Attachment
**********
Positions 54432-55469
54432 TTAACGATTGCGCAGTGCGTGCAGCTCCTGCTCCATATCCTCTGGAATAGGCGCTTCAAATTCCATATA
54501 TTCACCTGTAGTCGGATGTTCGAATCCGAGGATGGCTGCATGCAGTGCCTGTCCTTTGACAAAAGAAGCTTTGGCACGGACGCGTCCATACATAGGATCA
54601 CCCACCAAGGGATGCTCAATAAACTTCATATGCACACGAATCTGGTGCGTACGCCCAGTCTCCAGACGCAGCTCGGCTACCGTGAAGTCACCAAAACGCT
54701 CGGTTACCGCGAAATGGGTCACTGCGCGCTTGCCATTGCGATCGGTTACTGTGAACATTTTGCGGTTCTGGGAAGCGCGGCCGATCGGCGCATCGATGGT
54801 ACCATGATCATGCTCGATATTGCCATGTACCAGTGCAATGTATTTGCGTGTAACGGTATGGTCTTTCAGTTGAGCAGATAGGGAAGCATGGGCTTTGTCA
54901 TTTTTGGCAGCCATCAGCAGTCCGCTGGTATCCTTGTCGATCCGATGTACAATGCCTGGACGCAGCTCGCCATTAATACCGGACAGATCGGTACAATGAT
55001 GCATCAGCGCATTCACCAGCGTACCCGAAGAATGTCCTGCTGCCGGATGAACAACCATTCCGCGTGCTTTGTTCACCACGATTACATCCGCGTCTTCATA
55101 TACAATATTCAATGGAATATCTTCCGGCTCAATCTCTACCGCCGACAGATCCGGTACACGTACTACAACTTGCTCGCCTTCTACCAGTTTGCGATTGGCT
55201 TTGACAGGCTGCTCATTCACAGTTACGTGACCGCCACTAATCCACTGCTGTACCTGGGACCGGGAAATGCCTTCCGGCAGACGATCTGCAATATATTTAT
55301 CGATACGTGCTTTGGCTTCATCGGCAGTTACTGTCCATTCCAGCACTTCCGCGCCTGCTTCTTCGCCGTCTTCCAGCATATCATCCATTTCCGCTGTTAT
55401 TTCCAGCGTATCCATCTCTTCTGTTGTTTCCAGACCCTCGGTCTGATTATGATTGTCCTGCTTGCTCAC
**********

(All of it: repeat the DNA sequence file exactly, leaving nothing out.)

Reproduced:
Positions 54432-55469
54432 TTAACGATTGCGCAGTGCGTGCAGCTCCTGCTCCATATCCTCTGGAATAGGCGCTTCAAATTCCATATA
54501 TTCACCTGTAGTCGGATGTTCGAATCCGAGGATGGCTGCATGCAGTGCCTGTCCTTTGACAAAAGAAGCTTTGGCACGGACGCGTCCATACATAGGATCA
54601 CCCACCAAGGGATGCTCAATAAACTTCATATGCACACGAATCTGGTGCGTACGCCCAGTCTCCAGACGCAGCTCGGCTACCGTGAAGTCACCAAAACGCT
54701 CGGTTACCGCGAAATGGGTCACTGCGCGCTTGCCATTGCGATCGGTTACTGTGAACATTTTGCGGTTCTGGGAAGCGCGGCCGATCGGCGCATCGATGGT
54801 ACCATGATCATGCTCGATATTGCCATGTACCAGTGCAATGTATTTGCGTGTAACGGTATGGTCTTTCAGTTGAGCAGATAGGGAAGCATGGGCTTTGTCA
54901 TTTTTGGCAGCCATCAGCAGTCCGCTGGTATCCTTGTCGATCCGATGTACAATGCCTGGACGCAGCTCGCCATTAATACCGGACAGATCGGTACAATGAT
55001 GCATCAGCGCATTCACCAGCGTACCCGAAGAATGTCCTGCTGCCGGATGAACAACCATTCCGCGTGCTTTGTTCACCACGATTACATCCGCGTCTTCATA
55101 TACAATATTCAATGGAATATCTTCCGGCTCAATCTCTACCGCCGACAGATCCGGTACACGTACTACAACTTGCTCGCCTTCTACCAGTTTGCGATTGGCT
55201 TTGACAGGCTGCTCATTCACAGTTACGTGACCGCCACTAATCCACTGCTGTACCTGGGACCGGGAAATGCCTTCCGGCAGACGATCTGCAATATATTTAT
55301 CGATACGTGCTTTGGCTTCATCGGCAGTTACTGTCCATTCCAGCACTTCCGCGCCTGCTTCTTCGCCGTCTTCCAGCATATCATCCATTTCCGCTGTTAT
55401 TTCCAGCGTATCCATCTCTTCTGTTGTTTCCAGACCCTCGGTCTGATTATGATTGTCCTGCTTGCTCAC